DEFENCE Secretary Ben Wallace today welcomed NATO’s continued commitment to its modernisation agenda following a meeting of Defence Ministers, held amid the coronavirus pandemic.
The crisis prevented ministers meeting in person in Brussels, but continued as planned via video conferencing, including several bilateral meetings.
Work continues at pace to progress NATO’s agenda to adapt and modernise to meet the threats of an increasingly unstable world, as agreed at the London Leaders’ Meeting last December.
Defence Secretary Ben Wallace said:
From the outbreak of Covid-19 to Russia’s new missile capabilities, the complex threats we face take many forms and derive from multiple sources.
NATO is rising to meet all of these challenges, by strengthening its response to the pandemic, pushing forward its ambitious adaptation agenda agreed last year in London and continuing to provide essential deterrence and defence in an increasingly uncertain world.
At this week’s meeting, ministers discussed:
A new deterrence and defence concept for NATO, which sets out a framework for the Alliance’s military activity in response to threats across land, air, sea and in the new domains of cyber and space.
NATO’s adaptation to address Russia’s deployment of new intermediate-range missiles and other new missile capabilities – NATO is responding to Russia in a balanced and responsible way, including by strengthening air and missile defences and adapting exercising.
NATO’s nuclear deterrent, including a meeting of the Nuclear Planning Group to discuss how to ensure the Alliance’s nuclear deterrent remains safe, secure and effective.
NATO’s operations and missions around the world, particularly in Afghanistan and Iraq.
The UK has been integral in championing the Alliance’s collective, balanced response to new Russian missiles and in strengthening NATO’s deterrence and defence posture, which is the bedrock of the UK’s defence.
Mr Wallace also praised the progress NATO has made in adapting to today’s emerging challenges such as hybrid warfare and disruptive technologies.
Ministers were also joined by counterparts from Australia, Finland, Sweden and the EU’s High Representative for Foreign and Security Policy to discuss the long-term security implications of COVID-19. Ministers agreed an operational plan to ensure Allies are ready to support one another through any further waves of infection, as well as new guidelines to strengthen Allies’ preparedness and resilience.
Through the NATO Euro Atlantic Disaster Relief Co-ordination Committee (EADRCC), NATO Allies have helped to deliver hundreds of tonnes of vital aid where needed. The Defence Secretary recognised the important role the Armed Forces and NATO have played in the global response to COVID and assured Allies the UK will continue to support in this effort.
The UK will also make a monetary contribution to a new NATO Pandemic Response Trust Fund, which will be used to support Allies and partners through activities such as the purchase of vital equipment, the transportation of medical personnel and supplies, and the purchase and delivery of other relief resources.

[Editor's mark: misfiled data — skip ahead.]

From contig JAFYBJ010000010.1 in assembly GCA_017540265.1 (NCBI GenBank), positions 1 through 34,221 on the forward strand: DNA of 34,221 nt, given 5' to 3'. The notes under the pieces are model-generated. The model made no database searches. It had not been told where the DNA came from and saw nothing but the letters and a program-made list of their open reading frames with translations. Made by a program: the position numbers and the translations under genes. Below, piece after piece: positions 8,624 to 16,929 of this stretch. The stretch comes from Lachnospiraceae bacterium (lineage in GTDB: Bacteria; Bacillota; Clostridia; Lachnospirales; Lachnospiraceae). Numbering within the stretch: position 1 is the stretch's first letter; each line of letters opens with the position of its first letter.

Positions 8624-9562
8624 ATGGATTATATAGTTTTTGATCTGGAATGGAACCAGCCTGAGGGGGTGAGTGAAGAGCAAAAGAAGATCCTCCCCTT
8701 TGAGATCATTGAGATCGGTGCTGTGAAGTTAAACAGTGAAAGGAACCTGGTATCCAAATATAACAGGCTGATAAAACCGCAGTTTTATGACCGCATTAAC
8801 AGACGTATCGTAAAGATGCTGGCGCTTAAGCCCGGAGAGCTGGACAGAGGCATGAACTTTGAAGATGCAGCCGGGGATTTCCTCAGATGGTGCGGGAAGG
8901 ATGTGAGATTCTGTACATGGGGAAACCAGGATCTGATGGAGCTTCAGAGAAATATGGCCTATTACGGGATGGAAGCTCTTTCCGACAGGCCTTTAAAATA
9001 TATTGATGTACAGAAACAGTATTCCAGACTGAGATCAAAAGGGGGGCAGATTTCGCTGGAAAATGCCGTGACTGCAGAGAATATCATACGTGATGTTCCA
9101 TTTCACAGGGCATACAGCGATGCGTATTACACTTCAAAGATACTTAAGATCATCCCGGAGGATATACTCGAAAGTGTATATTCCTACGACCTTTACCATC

NATO burden sharing – UK defence investment
In discussions the Defence Secretary underlined that the UK will continue to meet its 2% GDP defence-spending commitment and our defence budget will grow by at least 0.5% above inflation in each year of this Government. NATO is built on a commitment to collective defence and mutual support – a commitment which is reinforced by countries sharing the burden of defence investment and meeting the 2% target. Since all Allies pledged to meet the 2% target by 2024 at the Wales Summit in 2014, significant progress has been made. In 2019, defence spending by non-US Allies increased in real terms by 4.6 per cent – the fifth consecutive year of growth.
NATO – The bedrock of UK defence
The UK continues to play a leading role in NATO by contributing to operations across the globe and offering its cutting-edge capabilities to the Alliance:
The UK has around one thousand troops deployed in Estonia and Poland as part of NATO’s enhanced Forward Presence initiative.
The RAF is contributing this summer to NATO’s Baltic Air Policing mission, protecting the airspace of our Allies on a 24/7 basis.
The UK also provides significant capacity to NATO current operations, including in Iraq and Afghanistan, providing training and assistance to forces in support of sustainable peace settlements.
The UK is the only member to assign all its nuclear forces to the defence of NATO.
The UK was the first Ally to offer our offensive cyber capability to the Alliance.
The UK has nearly one thousand personnel serving in the NATO Command Structures, and we hold the post of the Deputy Supreme Allied Commander Europe.
The UK has offered a significant contribution to the NATO Readiness Initiative over land, sea and air. Our nation’s future flagship HMS Queen Elizabeth and cutting-edge F-35 jets will be at the heart of this offer.